I've only ever been on one 'official' retreat in my life.  It was back when I was just barely a teenager.  The youth chapter of my church decided we needed to go out on a youth retreat to help us find ourselves and find God.   I remember a few things from the retreat: firstly, we were out in the middle of no where and the stars were amazing!  Secondly, when one of the popular boys fell asleep, the others wrote all over him in marker and taped a naked 'Little Red Riding Hood' doll to his hand.  It was charming.  But back to the stars.  The environment was very peaceful and exhilarating.  There was an even amount of physical exertion (hikes during the day and during the night) interspersed with quiet times (hours set aside for meditation and prayer) that it became like a nice tonic to one's sense of self.  The creative soul needs these things as well.

I want to spend a moment talking about the importance of a retreat where the only expectations put on you are the ones you've put upon yourself.  Your goals are all that matter and it is up to you to complete something, polish something, begin something new, or write a million drabbles that make you feel like a complete human being.  A writer's retreat is a place where you don't have to worry about dishes or about vacuuming or about who's coming over to dinner tonight or how your hair looks.  It's a place where you focus on your writing and on the things that awaken creativity.  An ideal retreat, in my opinion, would begin with everyone coming together for some sort of physical exercise (a swim in a nearby lake, playing the human knot game until you finally untangle, red-light/green-light, or even just a nice long hike in the outdoors).  Then we would move into something soothing like meditation (guided or personal) and go through a series of long stretches.  No matter the person's artistic preference, it is through our hands, our minds, our senses, our bodies that we receive and interpret and create and it is good to keep these things fine tuned.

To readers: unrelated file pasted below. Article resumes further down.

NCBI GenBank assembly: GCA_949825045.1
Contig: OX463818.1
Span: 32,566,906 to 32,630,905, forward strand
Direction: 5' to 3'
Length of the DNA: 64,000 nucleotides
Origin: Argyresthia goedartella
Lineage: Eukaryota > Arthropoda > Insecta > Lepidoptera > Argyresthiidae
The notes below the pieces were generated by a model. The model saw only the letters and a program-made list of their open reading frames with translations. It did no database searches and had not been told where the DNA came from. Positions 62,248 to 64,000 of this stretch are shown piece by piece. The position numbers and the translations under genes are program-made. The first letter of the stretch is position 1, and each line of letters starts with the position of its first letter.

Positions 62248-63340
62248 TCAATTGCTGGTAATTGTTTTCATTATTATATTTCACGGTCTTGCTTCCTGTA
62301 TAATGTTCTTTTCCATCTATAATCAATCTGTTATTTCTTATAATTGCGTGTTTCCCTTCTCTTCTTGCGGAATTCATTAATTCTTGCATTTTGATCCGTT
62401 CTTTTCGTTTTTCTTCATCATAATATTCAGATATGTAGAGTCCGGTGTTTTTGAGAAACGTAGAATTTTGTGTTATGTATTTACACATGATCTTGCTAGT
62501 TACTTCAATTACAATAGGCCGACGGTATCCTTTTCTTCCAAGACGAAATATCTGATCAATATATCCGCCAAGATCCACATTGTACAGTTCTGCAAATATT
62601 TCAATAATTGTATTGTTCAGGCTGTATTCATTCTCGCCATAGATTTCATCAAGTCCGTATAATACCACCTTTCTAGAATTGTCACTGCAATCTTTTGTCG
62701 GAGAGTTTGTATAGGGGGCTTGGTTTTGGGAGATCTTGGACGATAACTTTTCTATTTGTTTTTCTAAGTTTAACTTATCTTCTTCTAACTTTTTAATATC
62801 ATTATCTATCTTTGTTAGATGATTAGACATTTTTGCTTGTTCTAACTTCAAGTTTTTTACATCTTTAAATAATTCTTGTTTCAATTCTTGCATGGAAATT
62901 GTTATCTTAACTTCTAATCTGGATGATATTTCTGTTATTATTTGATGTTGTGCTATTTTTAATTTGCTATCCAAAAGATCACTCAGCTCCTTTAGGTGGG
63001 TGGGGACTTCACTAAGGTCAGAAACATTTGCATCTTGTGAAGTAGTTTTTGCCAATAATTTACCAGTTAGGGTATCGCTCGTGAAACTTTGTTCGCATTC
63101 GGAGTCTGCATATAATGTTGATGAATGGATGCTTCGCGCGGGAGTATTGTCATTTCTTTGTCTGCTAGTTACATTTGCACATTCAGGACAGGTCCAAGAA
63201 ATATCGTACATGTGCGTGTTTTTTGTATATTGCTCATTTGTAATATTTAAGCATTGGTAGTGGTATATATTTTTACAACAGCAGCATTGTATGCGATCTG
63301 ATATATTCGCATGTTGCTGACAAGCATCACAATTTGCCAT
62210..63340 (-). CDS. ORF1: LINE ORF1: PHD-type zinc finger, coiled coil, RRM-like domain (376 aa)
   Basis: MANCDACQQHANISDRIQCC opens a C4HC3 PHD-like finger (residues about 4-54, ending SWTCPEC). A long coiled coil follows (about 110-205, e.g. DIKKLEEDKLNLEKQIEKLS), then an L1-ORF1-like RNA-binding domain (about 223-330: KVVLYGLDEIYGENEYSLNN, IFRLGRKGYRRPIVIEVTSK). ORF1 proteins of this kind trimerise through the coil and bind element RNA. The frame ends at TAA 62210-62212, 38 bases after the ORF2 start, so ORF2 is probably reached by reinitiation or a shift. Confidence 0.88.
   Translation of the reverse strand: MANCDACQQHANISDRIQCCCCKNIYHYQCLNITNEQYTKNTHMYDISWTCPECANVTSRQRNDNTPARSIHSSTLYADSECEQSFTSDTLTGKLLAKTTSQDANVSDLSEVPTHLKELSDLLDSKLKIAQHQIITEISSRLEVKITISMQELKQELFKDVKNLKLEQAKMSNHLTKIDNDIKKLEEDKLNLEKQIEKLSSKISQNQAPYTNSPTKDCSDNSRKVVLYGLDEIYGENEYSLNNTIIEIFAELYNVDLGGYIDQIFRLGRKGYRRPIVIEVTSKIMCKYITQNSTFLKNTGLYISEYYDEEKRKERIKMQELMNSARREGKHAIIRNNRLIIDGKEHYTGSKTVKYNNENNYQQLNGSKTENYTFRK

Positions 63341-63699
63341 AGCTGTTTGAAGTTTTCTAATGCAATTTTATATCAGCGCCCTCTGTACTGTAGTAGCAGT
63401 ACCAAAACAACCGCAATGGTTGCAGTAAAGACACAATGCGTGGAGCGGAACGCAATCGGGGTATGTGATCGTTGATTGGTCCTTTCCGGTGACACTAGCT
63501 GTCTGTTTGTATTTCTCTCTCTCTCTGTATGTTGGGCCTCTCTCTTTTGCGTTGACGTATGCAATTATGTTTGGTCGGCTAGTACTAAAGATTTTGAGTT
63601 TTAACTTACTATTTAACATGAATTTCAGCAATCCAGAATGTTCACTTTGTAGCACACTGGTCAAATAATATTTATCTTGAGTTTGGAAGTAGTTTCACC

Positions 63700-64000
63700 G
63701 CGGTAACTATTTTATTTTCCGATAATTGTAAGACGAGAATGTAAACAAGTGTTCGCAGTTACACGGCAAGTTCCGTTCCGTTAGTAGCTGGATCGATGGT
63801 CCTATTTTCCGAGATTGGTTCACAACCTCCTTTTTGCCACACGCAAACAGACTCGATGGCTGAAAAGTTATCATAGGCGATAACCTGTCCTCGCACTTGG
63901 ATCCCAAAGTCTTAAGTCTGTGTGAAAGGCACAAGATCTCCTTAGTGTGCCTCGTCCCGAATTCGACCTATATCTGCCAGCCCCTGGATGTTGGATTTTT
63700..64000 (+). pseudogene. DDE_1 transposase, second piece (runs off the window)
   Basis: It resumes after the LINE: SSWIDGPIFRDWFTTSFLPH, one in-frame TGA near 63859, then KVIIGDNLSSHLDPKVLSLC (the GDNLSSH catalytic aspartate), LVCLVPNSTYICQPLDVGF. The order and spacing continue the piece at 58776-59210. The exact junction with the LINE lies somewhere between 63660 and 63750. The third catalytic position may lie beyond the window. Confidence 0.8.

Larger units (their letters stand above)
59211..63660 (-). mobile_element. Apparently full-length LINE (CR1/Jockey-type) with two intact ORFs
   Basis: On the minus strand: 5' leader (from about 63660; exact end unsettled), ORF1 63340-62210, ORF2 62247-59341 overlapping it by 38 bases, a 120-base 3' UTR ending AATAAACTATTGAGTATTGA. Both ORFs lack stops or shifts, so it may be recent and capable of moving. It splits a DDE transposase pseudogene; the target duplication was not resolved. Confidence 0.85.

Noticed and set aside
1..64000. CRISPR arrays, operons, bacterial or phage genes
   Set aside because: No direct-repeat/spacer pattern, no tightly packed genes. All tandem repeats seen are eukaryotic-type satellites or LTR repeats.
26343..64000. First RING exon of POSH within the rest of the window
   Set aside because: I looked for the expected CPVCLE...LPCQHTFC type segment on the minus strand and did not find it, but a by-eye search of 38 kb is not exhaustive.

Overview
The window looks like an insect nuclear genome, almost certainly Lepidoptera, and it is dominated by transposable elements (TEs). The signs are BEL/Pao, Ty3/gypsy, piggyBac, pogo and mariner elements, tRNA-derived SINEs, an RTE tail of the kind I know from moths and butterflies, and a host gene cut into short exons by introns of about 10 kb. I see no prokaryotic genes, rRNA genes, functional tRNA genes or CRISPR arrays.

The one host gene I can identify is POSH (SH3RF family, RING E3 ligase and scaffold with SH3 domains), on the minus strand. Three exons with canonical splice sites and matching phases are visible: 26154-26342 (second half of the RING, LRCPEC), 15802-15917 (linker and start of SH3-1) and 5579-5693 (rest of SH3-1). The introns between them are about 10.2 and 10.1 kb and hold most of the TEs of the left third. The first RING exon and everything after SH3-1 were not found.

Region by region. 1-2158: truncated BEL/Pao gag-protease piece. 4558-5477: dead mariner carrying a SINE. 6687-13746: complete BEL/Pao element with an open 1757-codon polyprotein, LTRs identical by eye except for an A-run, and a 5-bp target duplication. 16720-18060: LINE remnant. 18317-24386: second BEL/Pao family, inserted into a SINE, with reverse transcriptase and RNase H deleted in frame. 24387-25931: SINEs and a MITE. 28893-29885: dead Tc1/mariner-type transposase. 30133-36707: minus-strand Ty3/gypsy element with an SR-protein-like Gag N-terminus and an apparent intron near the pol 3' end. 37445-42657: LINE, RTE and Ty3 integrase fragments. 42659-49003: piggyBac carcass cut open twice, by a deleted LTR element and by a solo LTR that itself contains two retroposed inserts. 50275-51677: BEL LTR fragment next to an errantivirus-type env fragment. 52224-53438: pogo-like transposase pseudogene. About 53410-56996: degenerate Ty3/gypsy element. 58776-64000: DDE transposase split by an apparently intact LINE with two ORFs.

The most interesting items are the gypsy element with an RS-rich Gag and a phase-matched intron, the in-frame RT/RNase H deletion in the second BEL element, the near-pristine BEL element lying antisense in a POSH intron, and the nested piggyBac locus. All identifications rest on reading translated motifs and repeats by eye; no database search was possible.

We would break off then to get to work.  It would be for the individual after all.  We would make our own schedules and keep them accordingly.  I would have meal times listed - that or we would rough it and each fend for ourselves - and we could come together for fellowship and re-invigoration.  It would not be a test, competition, or race.  Everyone should come with their own goals and work toward them and revise them as they see fit.  There may be a communal activity once or twice a day (most likely something physical again and then something more mental).  At the end of how ever many days (hours) that we hold the retreat, I think there should be an opportunity to showcase a piece of what we worked so hard on.  We could have a reading or we could pass out a packet to look over.  This retreat would not have to be limited to writing, though I would suggest special emphasis in this area.

We've had a few ideas thrown around on this site for workshopping and other communal efforts to encourage ourselves and each other to continue working on our goals.  I propose a small writer's retreat as a way to generate lots of new material without the distractions of the everyday world.  There could even be a workshopping segment of the retreat to help authors who want to polish up their material.  What are some thoughts on this?  Of course  cost is something to keep in mind, but if this were to be something we could do in the summer months, it would be feasible to do a sort of camp out.  There are places that have rec rooms with electricity for us to use.  Or we could even do a two day retreat and rent out public park spaces such as the one at Kiwanis park where electricity is available.  You don't need a large group to have a retreat - it is more than practical to have a retreat of just one.  If you can't meet up with fellow writers, you can always pick up some goodies and lock yourself away in a hotel somewhere for the night.